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Ovarian Cancer: Sex and Intimacy

Medically Reviewed by Neha Pathak, MD on May 04, 2021

Your sex life may change with ovarian cancer. Changes in hormones and treatments may make your body feel different. Your emotions may also change how you feel about sex.

Even if your sex life changes, it can still be satisfying. Most women with ovarian cancer still feel pleasure from touching, reach orgasm, and have a healthy sex life.

Common Changes

Symptoms and the mental toll of ovarian cancer may affect how you feel about sex, both physically and emotionally.

Your body may feel weak or tired from treatment. Changes in hormones may lead to symptoms of menopause, like vaginal dryness and hot flashes. Changes in estrogen may make your vagina feel dry or tight, which can be uncomfortable or painful during sex.

You may notice a change in your sexual desire or libido. You may have fewer thoughts about sex or be turned off by the idea of sex.

If you feel different about your body or your appearance, it may affect how you feel about having sex. You may not feel like yourself after physical changes like bloating, hair loss, or weight gain. It’s common to feel emotionally detached or removed from your body.

Your medication may also affect your sexual desire. Some medications used during and after treatment, like anti-anxiety drugs, antidepressants, anti-nausea drugs, and opiate pain medications, may lower your sex drive.

How to Manage Changes and Improve Your Sex Life

Even with changes from ovarian cancer, there are many things you can do to feel good and have a satisfying sex life.

Manage vaginal dryness.

To make sex more comfortable, try a vaginal lubricant. Choose a water-based gel. Avoid oil-based lubricants, petroleum jelly, and skin lotions.

For long-term improvement, try a vaginal moisturizer. Vaginal moisturizers are non-hormonal and help renew your vaginal tissue. They may give you long-lasting relief from itching and irritation and improve your vaginal lining. Apply the moisturizer regularly, at bedtime. Remember to moisturize your vulva too.

Be gentle. Avoid deodorants, douches, harsh soaps, lotions, and perfumes near or in your vaginal area.

Learn how to relax your vaginal muscles.

If you feel pain during sex, you may tighten your vaginal muscles because you’re worried it’ll hurt. This makes your vagina tighter and may create more friction and irritation during sex.

Try relaxation techniques to help you control your vaginal muscles. By tensing and then relaxing your muscles, you’ll have better control of them and be able to relax them more during sex.

Find new techniques.

What you did before may not work as well now. That’s OK. Try new things to find what’s more comfortable and pleasurable now.

Try new sexual positions. Go slowly. Some things may work and some things may not. Try to approach your sex life with a sense of humor and patience. It may take time to find your new sexual repertoire.

Try self-touch.

Discover what gives you pleasure without the pressure of sexual intercourse. Explore your body. Try a vibrator. Or have your partner use it on you to find new ways of feeling good. Enjoy the process of getting to know your body better and what makes it feel good.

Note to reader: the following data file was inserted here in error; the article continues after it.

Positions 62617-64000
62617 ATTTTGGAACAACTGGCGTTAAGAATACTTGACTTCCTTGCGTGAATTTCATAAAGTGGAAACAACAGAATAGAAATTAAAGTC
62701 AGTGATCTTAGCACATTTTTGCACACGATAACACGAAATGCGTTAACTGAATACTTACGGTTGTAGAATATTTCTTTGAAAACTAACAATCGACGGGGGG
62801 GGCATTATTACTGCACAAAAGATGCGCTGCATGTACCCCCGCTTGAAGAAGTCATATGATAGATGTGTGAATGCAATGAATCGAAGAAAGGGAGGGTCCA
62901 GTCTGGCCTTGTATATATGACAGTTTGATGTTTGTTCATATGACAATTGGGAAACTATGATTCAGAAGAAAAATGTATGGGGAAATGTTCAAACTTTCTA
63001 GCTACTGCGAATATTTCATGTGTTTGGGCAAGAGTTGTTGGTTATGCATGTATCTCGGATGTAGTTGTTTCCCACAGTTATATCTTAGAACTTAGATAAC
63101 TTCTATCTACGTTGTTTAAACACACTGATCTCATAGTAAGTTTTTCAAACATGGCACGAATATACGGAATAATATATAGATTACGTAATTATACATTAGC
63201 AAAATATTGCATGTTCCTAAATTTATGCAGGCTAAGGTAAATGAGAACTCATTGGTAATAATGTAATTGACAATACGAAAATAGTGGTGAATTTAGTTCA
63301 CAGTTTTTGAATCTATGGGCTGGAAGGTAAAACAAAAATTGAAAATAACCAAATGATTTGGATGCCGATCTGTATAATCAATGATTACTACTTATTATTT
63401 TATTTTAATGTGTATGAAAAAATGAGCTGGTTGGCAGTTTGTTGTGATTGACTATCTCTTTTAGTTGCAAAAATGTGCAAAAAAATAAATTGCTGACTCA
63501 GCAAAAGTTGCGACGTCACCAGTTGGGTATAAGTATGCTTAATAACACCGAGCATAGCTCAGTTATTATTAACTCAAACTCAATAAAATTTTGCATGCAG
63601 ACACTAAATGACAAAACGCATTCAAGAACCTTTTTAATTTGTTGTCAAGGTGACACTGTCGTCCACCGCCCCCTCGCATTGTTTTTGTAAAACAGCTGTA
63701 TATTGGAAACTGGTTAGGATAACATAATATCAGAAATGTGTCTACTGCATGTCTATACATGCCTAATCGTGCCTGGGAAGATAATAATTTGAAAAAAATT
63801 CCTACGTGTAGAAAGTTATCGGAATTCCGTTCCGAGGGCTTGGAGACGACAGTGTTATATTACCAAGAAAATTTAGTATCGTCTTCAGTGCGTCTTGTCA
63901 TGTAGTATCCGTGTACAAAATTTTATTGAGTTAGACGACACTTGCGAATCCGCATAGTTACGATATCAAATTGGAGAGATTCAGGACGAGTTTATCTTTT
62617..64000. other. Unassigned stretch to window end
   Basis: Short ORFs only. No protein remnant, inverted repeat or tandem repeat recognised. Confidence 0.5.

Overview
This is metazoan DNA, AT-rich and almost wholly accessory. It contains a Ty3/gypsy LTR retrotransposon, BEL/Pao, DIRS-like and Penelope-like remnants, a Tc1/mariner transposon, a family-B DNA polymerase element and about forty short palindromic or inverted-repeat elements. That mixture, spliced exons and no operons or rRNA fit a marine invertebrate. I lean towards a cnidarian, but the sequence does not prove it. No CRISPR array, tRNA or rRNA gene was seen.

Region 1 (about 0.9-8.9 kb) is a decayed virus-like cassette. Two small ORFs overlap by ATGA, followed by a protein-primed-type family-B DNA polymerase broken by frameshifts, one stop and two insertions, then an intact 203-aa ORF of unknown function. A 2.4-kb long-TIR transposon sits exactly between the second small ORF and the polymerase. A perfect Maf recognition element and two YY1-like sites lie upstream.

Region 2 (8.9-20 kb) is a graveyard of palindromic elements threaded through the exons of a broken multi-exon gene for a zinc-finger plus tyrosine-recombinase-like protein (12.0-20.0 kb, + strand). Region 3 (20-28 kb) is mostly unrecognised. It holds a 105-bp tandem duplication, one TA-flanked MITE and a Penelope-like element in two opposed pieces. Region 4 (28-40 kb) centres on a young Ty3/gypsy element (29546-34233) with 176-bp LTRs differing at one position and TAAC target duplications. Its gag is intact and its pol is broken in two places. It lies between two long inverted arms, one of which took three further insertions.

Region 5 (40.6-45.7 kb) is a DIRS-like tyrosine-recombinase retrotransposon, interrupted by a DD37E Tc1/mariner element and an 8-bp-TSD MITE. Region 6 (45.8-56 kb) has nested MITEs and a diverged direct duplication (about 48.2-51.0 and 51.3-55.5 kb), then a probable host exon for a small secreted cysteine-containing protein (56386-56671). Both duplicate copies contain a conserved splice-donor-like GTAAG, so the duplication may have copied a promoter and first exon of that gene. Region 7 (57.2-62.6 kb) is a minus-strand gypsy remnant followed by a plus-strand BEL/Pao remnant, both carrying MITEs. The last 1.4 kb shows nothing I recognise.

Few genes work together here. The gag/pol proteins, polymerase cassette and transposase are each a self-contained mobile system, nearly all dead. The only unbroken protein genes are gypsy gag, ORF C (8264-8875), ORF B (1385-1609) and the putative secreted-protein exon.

Focus on foreplay.

If it takes longer for your body to be sexually aroused, foreplay may help. As your body becomes aroused during foreplay, your body will start to produce natural lubrication to get you ready for sex.

Go for quality over quantity.

Symptoms from treatment like fatigue, bloating, and pain may limit how often you want to have sex. Try going for quality instead of quantity. Plan to have sex when you feel better. Give yourself time to get in the mood.

Talk to your partner.

Communicate openly with your partner. Be honest. Talk about how you feel physically and emotionally. Your partner may be worried about hurting you during sex. Try to approach your changing sex life together.

Talk to your doctor.

Tell your doctor about changes and concerns. Your doctor may not bring up the subject of sex, so it’s important that you do.

Find a member of your medical team, like a nurse, oncologist, or social worker, who you feel comfortable talking to. Have a list of questions ready for your next appointment.

Your doctor may make changes in your medication, recommend physical therapy to strengthen your pelvic floor, or recommend a sex therapist.

Talk to a therapist or sexual health expert.

Talk to a sex educator, counselor, or therapist. They may help you work on mind-body techniques to help you with intimacy. They can help with physical problems and emotional issues to help you feel better about yourself and improve your sex life.

Boost yourself up.

Do things that make you feel good about yourself. Learn to embrace your natural look. Or try new wigs, hats, scarves, or clothes that make you feel more attractive. Surround yourself with people who you feel good with. Try meditation or yoga. Do more of what makes you happy.

Show Sources

SOURCES:

American Cancer Society: “How Cancer and Cancer Treatment Can Affect Sexuality,” “Managing Female Sexual Problems Related to Cancer.”

Dana-Farber Cancer Institute: “Sexual Health, Intimacy, and Cancer.”

National Ovarian Cancer Coalition: “Quality of Life Issues.”

Stamford Health: “Ovarian Cancer and Your Sex Life.”

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